But in recent years reforms have been cut back and people’s lives have become more restricted, with increased repression inside the country. Border controls have been tightened and the nuclear programme, started by Kim’s father, has been accelerated, notably through tests of intercontinental ballistic missiles which, Pyongyang claims, are capable of reaching America. The subsequent international sanctions imposed on North Korea to slow down its nuclear programme, even strengthened in 2017 after those tests, left Kim Jong Un with little money to advance goals other than building up his arsenal and testing his missiles.
Then the Covid pandemic struck, closing the border with China. The once flourishing trade between the two countries of up to $300 million per year came to a halt, and despite recent rumours of a limited opening, the border is likely to remain closed for the foreseeable future. Tourism in North Korea is moribund, and most foreign diplomats have left. Aid organisations are locked out, making it difficult to determine what is going on in the country. There are strong indications of growing distress, with even the country’s privileged suffering food shortages. According to an assessment last year by the World Food Programme, 11 million of the population of 26 million are undernourished and in need of humanitarian assistance.
Matters became worse in May this year when Pyongyang reported its first case of Covid. According to Kim, the cause of the outbreak was the South sending over “Covid-laden balloons”! Earlier, having sealed its borders at the start of the outbreak, Pyongyang had insisted that not a single case of Covid had been recorded during the first two years of the pandemic. Even now the official death toll is only 74, described by state-run media as an “unprecedented miracle in the history of the world health community”. Experts have cast serious doubt on this figure, claiming that North Korea has the world’s worst healthcare systems, with ill-equipped hospitals, few intensive care units, and no Covid treatment drugs or vaccines.
After basking in the global spotlight at summits with former US President Donald Trump in 2018 and 2019, Kim is now stuck at home, grappling with a decaying economy, worsened by the pandemic-related border closures. Negotiations with Washington have been deadlocked for more than two years after he failed to win badly needed sanctions relief from Trump. President Joe Biden’s administration seems in no hurry to cut a deal unless Kim shows a willingness to wind down his nuclear weapons programme, a “treasured sword”, which Kim sees as his biggest guarantee of survival. This is why Moscow’s overtures have been so welcome in Pyongyang. Both Russia and North Korea are willing to break rules and flout international norms, so there is clear benefit in both countries’ mutual cooperation.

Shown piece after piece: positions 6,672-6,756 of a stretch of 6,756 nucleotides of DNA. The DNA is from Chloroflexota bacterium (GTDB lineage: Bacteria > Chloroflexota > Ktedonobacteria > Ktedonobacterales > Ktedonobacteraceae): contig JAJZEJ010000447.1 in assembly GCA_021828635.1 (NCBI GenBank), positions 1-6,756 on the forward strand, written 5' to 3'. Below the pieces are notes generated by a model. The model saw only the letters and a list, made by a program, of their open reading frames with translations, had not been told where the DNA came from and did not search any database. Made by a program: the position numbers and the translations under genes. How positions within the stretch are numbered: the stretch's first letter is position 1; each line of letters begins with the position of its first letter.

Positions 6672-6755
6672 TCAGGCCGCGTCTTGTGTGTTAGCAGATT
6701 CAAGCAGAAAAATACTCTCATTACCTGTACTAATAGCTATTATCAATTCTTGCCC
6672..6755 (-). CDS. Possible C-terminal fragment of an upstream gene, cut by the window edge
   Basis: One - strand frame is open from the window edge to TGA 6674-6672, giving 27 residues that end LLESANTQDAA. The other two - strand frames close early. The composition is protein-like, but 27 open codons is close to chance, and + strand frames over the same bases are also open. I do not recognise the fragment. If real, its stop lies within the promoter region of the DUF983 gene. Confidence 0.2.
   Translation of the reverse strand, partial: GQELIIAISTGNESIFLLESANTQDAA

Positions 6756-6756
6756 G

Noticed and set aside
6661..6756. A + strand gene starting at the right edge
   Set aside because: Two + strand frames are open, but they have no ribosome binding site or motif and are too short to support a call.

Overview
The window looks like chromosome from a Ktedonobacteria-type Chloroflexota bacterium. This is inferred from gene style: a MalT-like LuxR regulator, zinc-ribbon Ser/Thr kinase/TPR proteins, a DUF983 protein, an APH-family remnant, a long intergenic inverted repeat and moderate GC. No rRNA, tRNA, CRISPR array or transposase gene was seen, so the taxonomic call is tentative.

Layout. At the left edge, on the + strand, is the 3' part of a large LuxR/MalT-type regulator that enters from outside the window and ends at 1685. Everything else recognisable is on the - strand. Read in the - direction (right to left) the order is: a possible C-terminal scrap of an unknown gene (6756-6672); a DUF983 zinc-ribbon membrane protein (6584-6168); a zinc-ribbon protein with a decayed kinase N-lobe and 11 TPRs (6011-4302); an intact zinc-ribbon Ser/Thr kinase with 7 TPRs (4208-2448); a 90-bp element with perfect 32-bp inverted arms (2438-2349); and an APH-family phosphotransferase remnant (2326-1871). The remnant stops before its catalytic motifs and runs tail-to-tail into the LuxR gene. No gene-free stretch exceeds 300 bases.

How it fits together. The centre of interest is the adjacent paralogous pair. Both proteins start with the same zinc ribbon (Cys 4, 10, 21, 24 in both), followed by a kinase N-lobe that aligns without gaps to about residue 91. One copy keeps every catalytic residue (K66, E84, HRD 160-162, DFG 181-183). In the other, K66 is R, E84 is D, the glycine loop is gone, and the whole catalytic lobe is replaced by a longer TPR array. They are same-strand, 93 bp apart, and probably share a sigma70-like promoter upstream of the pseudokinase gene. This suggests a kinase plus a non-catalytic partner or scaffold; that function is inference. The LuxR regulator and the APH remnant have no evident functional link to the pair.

But Kim should be in no doubt that Vladimir’s love is transactional and the real reason why he wishes to charm him is because after six months he is losing the war in Ukraine and is desperate for weapons. Having exhausted much of its weapons stock, Moscow is urgently searching the world for resupplies. Vlad is well aware that Kim has large stocks of artillery ready for a war against the South, precisely the weapons that would be hugely welcomed by Russia’s besieged forces. Any transfer of artillery pieces would be straight-forward as there is a convenient rail link between the two countries, the Baranovsky-Khasan-Tumangang line which feeds into Russia’s Trans-Siberian railway. Both countries are beset by punishing economic sanctions and are looking for ways to help each other, so what better way is there for Moscow and Pyongyang to show this new spirit of cooperation than the transfer of much-needed weapons—all the while thumbing their noses at the West?
John Dobson is a former British diplomat, who also worked in UK Prime Minister John Major’s office between 1995 and 1998. He is currently Visiting Fellow at the University of Plymouth.